We have an abundant supply of garlic in stock! It is a wonderful crop that is planted in the fall and harvested the following summer. It is easy to grow and requires very little space in the garden. Garlic is also a natural pest repellent!
Best time to plant garlic is in the fall. Plant 6 to 8 weeks before first expected frost date.
Plant in a spot that has not recently been used for garlic or other plants from the onion family.
Plant in a sunny spot with well drained soil.
Work several inches of compost or manure and fertilizer into the bed.
Break apart cloves from bulb a few days before planting, keep the papery husk on each individual clove.
Space the cloves 4-6" apart. Rows should be spaced one foot apart. The cloves should be planted with the pointed end up and the blunt end down. Push each clove 1-2" into the ground, firm the soil around it, and water the bed if it is dry.
After planting, lay down a protective mulch of straw. The mulch should be approximately 4 inches thick. Mulch will help prevent the garlic roots from being lifted out of the ground by freezing and thawing.
Mulch should be removed in the spring after the threat of frost has passed.
In the spring, as warmer temperatures come, shoots will emerge through the ground.
When the leaves begin to grow, it is important to feed the garlic plants to encourage good growth. Gently work in Osmocote into the soil near each plant.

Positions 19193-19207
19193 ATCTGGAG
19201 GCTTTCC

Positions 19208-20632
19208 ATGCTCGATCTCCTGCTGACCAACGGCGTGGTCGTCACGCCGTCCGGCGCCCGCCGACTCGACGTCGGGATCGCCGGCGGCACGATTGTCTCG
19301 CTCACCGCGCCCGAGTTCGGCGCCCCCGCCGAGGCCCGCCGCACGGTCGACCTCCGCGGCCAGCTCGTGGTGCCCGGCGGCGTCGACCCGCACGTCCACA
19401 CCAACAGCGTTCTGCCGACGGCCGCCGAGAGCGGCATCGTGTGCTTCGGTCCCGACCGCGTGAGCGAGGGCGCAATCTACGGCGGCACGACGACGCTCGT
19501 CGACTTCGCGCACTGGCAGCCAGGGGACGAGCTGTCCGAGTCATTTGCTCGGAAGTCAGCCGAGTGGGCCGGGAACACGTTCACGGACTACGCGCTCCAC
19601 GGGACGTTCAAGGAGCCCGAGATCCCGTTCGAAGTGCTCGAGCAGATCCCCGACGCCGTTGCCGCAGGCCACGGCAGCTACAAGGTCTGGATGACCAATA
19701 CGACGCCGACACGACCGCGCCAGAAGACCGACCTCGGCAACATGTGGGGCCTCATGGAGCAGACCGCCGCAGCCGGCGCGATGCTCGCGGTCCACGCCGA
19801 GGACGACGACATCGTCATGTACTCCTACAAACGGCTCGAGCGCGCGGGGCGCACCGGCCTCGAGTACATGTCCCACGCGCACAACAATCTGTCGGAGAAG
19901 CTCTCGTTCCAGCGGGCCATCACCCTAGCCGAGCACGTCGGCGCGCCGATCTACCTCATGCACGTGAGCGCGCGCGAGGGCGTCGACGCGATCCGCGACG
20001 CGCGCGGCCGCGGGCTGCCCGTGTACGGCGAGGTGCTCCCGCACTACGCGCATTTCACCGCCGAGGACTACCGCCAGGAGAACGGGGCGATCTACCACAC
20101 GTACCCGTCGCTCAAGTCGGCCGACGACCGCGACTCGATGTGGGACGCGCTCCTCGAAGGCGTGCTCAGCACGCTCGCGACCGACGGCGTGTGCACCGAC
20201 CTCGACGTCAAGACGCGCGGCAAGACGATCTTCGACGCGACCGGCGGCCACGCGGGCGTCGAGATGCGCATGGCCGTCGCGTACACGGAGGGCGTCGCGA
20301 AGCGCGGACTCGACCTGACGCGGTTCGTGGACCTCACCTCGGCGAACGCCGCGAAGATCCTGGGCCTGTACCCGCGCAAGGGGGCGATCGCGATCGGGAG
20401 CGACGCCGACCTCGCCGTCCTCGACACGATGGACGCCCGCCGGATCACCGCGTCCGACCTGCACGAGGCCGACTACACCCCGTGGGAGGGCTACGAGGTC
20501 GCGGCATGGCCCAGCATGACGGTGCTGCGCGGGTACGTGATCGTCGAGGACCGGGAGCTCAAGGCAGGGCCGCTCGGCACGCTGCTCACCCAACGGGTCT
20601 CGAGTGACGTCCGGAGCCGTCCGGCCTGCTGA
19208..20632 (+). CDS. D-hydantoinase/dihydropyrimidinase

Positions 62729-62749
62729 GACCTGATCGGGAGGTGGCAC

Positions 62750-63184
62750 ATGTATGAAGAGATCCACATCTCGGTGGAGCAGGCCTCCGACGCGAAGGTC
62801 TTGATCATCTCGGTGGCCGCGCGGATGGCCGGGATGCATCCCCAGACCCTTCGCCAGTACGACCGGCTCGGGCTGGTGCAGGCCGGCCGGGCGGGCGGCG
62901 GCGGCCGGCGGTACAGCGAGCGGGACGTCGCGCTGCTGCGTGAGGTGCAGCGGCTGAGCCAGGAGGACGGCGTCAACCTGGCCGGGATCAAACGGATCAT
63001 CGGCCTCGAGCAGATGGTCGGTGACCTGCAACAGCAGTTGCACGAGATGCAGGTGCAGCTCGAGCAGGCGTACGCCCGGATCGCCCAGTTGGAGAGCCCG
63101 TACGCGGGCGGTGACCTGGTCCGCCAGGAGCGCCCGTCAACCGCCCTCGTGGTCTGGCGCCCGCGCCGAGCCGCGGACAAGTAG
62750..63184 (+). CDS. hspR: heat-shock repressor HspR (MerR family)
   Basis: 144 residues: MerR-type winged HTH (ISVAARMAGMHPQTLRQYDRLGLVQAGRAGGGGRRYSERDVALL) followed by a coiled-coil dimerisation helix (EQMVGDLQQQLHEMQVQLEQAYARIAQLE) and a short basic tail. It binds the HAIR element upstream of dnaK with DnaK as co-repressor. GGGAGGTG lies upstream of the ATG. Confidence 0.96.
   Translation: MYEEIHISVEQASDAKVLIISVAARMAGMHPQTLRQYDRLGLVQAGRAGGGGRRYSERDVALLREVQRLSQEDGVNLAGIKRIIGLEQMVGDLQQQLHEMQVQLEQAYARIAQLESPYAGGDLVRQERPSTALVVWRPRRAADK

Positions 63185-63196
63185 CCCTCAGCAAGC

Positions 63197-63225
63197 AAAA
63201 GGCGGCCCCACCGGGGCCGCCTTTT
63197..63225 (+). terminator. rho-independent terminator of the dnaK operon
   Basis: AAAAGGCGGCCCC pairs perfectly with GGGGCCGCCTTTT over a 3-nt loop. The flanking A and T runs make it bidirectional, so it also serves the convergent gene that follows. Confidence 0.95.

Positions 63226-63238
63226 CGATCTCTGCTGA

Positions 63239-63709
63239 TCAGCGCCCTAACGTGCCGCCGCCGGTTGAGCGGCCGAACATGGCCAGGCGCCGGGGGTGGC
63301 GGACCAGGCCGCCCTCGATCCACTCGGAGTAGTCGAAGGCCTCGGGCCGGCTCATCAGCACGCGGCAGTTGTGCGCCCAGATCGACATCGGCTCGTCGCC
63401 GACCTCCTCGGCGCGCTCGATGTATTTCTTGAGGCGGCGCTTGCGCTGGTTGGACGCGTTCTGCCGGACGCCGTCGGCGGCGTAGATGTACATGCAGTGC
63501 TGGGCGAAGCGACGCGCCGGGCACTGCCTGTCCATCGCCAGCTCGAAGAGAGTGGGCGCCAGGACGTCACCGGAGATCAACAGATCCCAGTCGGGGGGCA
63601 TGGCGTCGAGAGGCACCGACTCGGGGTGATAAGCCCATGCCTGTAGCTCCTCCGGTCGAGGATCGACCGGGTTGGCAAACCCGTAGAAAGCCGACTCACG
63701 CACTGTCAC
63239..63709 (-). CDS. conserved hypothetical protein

Cut off any flower shoots that emerge in spring to encourage bulb growth.
Keep well weeded. Garlic doesn’t do well with competition.
Water every 3 to 5 days during bulbing (mid-May through June).
Fertilize again just before the bulbs begin to swell usually early May.
By June remove any remaining mulch and stop watering. The garlic will store better if you allow the soil around the bulbs to dry out.
Harvest garlic when most of the leaves have turned brown. This usually occurs in mid-July to early August.
Dig up bulbs (don't pull), being careful not to bruise them. If the bulbs are left in the ground too long, they may separate and will not store well.
Lay the garlic plants out to dry for 2 or 3 weeks in a shady, dry spot for two weeks.
Do not get the bulbs wet or break them apart, or the plants won't last as long.
The bulbs are cured and ready to store when the wrappers are dry and papery and the roots are dry.
Either tie the garlic in bunches (4 to 6), braid the leaves, or cut the stem a few inches above the bulb. Hang the braids and bunches or store the loose bulbs on screens or slatted shelves in a cool, airy location. You may want to set aside some of the largest bulbs for replanting in the fall.
During the winter months check your stored garlic bulbs often, and promptly use any that show signs of sprouting.